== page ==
Unfortunately, much of modern sport merely mirrors our covetous society. Think corrupt, expenses-fiddling MPs, the moral bankruptcy of bankers' bonuses and fat cats' tax havens. Yes, and corrupt newspapers. It's little wonder that the art of sport should imitate life. When some 3000 Brussels bureaucrats take home more than the Prime Minister's £142,000 per annum, against a life-saving UK neurosurgeon's salary of £100,000, and some footballers earn that in less than a week, you know the world has gone mad.
If that categorises me as a fogey, then I'm proud to be one. The medieval notion of chivalry, which despised victory gained without honour, always appealed to the romantic in me. So when I learned Ferrari had explored having Vettel penalised for allegedly overtaking under a yellow flag early in the Brazilian Grand Prix, I shed a tear for temps perdu, then savoured a frisson of nostalgia.
The Italian team were indulged for years by F1, holding a secret right of veto which was almost certainly in breach of European competition legislation. It certainly made the sport a less-than-level playing field. We are told this has now lapsed, but who knows what lurks in the oily sump of Bernie Ecclestone's private fiefdom?
FIA officials ruled Vettel's move at Interlagos was legal, prompting Ferrari to explore options that could have dragged the outcome of the 2012 championship through the FIA court. Had the governing body been influenced by claims sweeping the South American media and YouTube, they could have imposed a drive-through, or 20-second penalty. This would have relegated Vettel to eighth from sixth. And guess what? Ferrari's Fernando Alonso would have taken the title by a single point.
This is a sport in which honour was once the norm. There were countless examples from an earlier era of rivals being waved through when a driver realised his car, or skill, was inferior. Not now.
Stirling Moss never won an F1 drivers' championship. He had the chance to do so when he and his British arch-rival Mike Hawthorn were neck and neck for the 1958 title. Hawthorn spun and stalled in the Portuguese GP before restarting to finish second, but he was disqualified for having done so against the traffic. Moss, who had won, told stewards Hawthorn had done this on an escape road, not the circuit. Hawthorn was reinstated and two races later won the title, denying Moss by a single point.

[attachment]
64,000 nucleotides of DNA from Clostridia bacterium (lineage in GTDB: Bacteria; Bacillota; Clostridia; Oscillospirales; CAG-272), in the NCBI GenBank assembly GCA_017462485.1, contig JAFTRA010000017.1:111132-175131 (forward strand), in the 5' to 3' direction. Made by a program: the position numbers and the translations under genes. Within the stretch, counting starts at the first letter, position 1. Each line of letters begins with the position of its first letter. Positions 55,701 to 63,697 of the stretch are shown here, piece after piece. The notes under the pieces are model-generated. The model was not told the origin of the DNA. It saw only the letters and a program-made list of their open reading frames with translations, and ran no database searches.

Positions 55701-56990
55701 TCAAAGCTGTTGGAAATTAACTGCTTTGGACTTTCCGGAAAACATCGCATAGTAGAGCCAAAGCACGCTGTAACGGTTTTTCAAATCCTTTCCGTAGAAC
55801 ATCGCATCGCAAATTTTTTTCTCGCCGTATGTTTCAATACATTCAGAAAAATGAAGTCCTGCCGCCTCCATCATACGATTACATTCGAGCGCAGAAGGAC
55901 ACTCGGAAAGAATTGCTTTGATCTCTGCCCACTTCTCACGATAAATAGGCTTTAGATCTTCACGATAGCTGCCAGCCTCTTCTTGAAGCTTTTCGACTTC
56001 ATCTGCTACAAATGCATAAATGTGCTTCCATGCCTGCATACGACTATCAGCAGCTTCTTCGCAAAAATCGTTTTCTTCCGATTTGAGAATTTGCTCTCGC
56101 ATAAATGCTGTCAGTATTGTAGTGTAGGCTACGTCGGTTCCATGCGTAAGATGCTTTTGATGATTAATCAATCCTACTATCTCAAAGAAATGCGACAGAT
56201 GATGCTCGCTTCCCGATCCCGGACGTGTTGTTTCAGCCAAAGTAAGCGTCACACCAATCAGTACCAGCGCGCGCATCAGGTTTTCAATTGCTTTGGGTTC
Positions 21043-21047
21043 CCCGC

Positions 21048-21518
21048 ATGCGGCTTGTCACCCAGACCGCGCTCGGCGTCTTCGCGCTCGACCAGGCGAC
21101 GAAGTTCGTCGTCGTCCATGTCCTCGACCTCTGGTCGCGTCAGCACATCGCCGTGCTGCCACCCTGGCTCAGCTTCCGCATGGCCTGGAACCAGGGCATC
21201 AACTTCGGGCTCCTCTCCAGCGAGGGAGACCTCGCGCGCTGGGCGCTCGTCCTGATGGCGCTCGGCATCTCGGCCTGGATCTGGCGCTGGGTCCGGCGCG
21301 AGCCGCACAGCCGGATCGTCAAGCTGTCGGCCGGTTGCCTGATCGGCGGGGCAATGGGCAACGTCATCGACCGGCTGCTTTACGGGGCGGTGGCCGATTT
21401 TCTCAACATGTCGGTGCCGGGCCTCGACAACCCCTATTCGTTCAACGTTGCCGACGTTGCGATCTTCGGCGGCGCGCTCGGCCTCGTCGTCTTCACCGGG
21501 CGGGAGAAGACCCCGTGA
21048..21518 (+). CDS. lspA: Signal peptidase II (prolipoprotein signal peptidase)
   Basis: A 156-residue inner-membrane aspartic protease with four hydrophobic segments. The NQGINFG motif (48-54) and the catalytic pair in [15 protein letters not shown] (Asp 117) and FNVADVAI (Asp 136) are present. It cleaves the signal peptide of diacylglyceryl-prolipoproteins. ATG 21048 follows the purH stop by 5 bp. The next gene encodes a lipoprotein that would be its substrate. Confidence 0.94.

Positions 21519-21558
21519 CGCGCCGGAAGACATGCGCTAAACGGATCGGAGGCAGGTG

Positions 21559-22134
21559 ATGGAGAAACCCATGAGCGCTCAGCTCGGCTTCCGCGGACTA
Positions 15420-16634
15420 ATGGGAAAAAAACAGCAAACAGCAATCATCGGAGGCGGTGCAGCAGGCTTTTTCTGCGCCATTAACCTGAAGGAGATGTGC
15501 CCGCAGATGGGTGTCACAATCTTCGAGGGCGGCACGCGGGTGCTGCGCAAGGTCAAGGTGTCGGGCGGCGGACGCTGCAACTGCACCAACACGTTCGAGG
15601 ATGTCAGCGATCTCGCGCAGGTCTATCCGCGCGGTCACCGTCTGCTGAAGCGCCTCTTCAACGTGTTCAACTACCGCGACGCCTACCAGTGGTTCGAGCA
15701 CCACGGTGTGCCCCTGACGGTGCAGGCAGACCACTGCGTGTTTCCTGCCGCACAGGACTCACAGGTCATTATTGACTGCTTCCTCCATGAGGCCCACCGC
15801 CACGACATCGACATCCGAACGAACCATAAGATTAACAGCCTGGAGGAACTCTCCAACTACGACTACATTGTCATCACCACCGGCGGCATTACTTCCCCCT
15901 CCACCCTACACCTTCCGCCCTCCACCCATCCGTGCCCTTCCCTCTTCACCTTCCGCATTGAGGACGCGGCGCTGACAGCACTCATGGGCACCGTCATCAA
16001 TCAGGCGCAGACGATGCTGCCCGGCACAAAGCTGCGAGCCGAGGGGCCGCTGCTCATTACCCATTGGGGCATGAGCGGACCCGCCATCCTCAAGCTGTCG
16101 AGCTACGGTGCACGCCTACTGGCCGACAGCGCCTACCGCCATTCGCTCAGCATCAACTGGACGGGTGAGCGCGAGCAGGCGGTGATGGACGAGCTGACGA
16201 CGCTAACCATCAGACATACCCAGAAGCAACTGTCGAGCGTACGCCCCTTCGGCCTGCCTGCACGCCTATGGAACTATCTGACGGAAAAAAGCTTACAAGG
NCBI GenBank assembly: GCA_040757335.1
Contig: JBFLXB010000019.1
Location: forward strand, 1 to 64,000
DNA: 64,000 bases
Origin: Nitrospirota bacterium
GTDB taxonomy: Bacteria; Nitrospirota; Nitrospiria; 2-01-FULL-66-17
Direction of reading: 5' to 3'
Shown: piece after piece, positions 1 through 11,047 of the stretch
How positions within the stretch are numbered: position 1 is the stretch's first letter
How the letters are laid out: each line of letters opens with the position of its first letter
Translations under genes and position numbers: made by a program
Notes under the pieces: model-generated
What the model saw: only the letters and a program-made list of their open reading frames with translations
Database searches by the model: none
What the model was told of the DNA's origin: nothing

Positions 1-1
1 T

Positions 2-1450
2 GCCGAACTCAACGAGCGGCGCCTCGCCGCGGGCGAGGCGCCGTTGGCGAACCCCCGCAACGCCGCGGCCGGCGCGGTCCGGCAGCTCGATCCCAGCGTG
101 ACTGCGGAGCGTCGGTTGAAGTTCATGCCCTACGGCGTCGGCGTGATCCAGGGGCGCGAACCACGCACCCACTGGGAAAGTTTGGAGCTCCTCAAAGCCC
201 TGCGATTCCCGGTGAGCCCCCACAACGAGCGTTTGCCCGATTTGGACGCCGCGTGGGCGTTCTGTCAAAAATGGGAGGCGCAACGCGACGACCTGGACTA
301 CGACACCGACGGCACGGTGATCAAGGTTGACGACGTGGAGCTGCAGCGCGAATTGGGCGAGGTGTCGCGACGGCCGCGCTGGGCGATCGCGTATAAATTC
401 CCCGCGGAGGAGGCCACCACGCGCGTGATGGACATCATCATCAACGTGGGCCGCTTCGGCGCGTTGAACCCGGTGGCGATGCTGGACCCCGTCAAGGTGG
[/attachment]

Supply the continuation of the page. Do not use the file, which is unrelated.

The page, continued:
And Francois Cevert, having once passed Jackie Stewart when the Scot missed a gear change, later let Stewart take the lead again. He said he would not have been satisfied beating his rival in that way.
F1 rewards have always been high. Drivers can now even expect to come off the track with their life. Doing so with honour intact is more problematic. Financial rewards in many areas of performance sport have become extreme, some might say obscene. Notably, but not exclusively, in football – and even more so in a range of American sports.
I deplored the era of shamateurism, when athletes received brown envelopes in defiance of rules from the same establishment officials who kept working-class kids out of the sport, and the Olympics. I wrote in defence of them receiving money, legally, thus ending hypocrisy. Even today, track and field (and even more so swimming) remain sport's poor relations.
Yet the labourer is worthy of his hire. Directors of British football clubs made fortunes in my lifetime while operating a system little better than feudal. They imposed a minimum wage as low as £12 a week, usually with no injury insurance, close-season wages, or right of mobility for player-serfs who were paid a pittance. Tales of players catching the tram or bus to matches along with the fans are no urban myth. Those who rebelled were often victimised and denied the right to earn a living.
It was 1961 before the minimum wage was abolished, and the Fulham and England captain Johnny Haynes became the first £100-per-week player. Deservedly so. It had to change, but if we are to believe recent Twitter claims, Carlos Tevez earned nearly £8m in the 2009/10 tax year. Modern football wages are patently as wrong as those which prevailed 50 and 60 years ago.
The inflated rewards of modern sport, however, have bred cheating and bad sportsmanship on an epic scale: diving, drugs, corruption, illegal betting and much more. They have sadly removed the good example sport bequeathed to earlier generations. So I continue to celebrate the day in 1964 when Eugenio Monti, doyen of bobsleigh (in what was believed to be his last Olympics) was trailing Britain's Robin Nash and Tony Dixon.
Monti had won every honour save Olympic gold, yet when the GB pair could not start their second run because a bolt had sheared, Monti handed over one from his own rig. The Brits triumphed, but Monti's consolation was to become the inaugural winner of the Pierre de Coubertin medal for sportsmanship.
Now, sport is all about earnings lists, rights fees, and endorsements. Performers are rightly richer. Yet sport itself is the poorer.